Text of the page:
The Dow was up again last week, closing just below its all-time high. Meanwhile, Russian troops seized the Crimea; violent protests gripped Venezuela; Uganda passed a law sentencing homosexuals to life imprisonment; sectarian killings remain epidemic in Iraq and Burma; 10,000 have died in the Central African Republic; car bombings killed 90 in Nigeria; violence ripped through Thailand. Here at home, a huge storm brought heavy flooding and mudslides to the West, but no relief from crippling drought; a growing wealth gap continues to erode our belief in opportunity and community; an unrepentant Arizona legislature turns to spot checks of abortion clinics. Each day seems to bring a new crisis from an unexpected quarter. It’s exhausting to feel so helpless in a world beyond our control.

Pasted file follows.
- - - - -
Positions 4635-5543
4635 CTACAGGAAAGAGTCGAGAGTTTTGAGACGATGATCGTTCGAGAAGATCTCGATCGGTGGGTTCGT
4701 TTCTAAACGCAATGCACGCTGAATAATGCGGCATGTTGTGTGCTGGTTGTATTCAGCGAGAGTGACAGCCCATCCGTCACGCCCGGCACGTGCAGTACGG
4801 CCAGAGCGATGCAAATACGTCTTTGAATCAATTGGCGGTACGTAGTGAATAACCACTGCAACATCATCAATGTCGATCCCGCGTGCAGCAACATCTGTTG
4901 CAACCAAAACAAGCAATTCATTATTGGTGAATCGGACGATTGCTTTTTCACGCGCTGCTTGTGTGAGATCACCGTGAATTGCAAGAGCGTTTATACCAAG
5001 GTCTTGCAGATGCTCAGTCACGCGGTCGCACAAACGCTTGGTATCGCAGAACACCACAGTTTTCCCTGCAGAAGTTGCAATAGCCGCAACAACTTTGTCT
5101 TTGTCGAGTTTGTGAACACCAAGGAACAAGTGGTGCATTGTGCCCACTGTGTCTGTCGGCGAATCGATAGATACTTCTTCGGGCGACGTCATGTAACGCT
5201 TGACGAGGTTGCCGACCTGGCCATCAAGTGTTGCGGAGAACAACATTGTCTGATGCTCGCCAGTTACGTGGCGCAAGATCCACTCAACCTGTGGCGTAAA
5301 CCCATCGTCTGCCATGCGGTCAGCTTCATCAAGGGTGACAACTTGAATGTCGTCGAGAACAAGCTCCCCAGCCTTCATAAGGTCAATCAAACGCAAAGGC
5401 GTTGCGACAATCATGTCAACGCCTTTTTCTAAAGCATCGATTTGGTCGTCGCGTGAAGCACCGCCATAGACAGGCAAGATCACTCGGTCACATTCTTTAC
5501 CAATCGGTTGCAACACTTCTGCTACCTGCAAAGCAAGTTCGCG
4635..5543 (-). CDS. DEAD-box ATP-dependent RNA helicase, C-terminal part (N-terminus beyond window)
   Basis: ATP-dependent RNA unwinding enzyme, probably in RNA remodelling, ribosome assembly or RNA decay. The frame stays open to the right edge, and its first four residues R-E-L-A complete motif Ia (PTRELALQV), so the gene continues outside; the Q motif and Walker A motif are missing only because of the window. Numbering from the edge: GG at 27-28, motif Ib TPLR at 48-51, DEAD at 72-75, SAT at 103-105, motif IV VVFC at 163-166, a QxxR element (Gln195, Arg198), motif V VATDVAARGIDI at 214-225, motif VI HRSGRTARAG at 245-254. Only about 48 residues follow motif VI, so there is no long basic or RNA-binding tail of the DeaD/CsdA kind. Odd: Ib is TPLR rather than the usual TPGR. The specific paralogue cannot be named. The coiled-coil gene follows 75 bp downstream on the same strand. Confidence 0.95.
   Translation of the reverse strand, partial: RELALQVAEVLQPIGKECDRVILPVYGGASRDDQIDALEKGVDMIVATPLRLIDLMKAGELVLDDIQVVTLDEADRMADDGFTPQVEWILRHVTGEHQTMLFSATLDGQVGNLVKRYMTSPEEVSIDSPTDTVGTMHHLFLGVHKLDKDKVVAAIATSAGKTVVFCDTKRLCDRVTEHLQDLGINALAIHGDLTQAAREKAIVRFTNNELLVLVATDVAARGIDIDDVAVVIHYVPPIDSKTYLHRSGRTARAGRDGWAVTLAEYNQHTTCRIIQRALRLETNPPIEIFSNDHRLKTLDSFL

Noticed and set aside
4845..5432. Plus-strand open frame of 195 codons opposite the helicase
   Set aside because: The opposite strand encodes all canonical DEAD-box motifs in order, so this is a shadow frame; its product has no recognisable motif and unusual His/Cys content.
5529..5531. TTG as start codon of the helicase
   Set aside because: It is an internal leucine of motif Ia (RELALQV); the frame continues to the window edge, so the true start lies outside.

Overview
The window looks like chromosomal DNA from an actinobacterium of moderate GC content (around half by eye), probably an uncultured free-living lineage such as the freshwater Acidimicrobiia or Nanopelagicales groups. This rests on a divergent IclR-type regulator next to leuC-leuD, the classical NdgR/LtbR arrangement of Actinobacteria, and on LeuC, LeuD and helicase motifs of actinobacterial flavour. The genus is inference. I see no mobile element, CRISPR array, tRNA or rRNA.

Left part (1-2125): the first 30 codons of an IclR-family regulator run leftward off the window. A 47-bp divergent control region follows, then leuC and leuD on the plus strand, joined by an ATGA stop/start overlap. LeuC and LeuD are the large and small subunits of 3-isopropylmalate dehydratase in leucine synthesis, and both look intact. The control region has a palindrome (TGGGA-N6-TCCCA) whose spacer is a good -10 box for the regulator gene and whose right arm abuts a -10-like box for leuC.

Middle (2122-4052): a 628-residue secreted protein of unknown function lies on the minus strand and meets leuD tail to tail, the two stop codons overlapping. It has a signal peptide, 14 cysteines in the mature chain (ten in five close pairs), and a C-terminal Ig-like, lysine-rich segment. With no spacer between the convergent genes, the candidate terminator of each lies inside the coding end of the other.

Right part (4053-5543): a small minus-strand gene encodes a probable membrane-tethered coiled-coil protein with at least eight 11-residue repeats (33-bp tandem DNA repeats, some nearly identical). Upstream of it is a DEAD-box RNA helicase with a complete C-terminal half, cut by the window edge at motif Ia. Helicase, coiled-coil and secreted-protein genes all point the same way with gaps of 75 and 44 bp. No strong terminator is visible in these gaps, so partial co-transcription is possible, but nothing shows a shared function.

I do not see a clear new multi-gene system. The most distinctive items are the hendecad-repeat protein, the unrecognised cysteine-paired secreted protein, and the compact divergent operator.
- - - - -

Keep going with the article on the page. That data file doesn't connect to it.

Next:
So why would the market gain 49 points on Friday? Is this just more evidence of Wall Street's obliviousness to suffering in the world? Undoubtedly. But I like to think there's another message. The cataclysmic tone of today’s news merely amplifies what people have understood for millennia: we aren’t in control of our destiny. One response is to lock our doors and turn out the lights. In individuals that’s called depression; in nations it's called isolationism. Another is to accept the limits of our power and engage with the world as we find it. Beneath the chilling headlines, people get on with their lives, affirming their resilience and investing in a future they can’t foretell. That's called living. In the face of tragedy, life remains a wonder.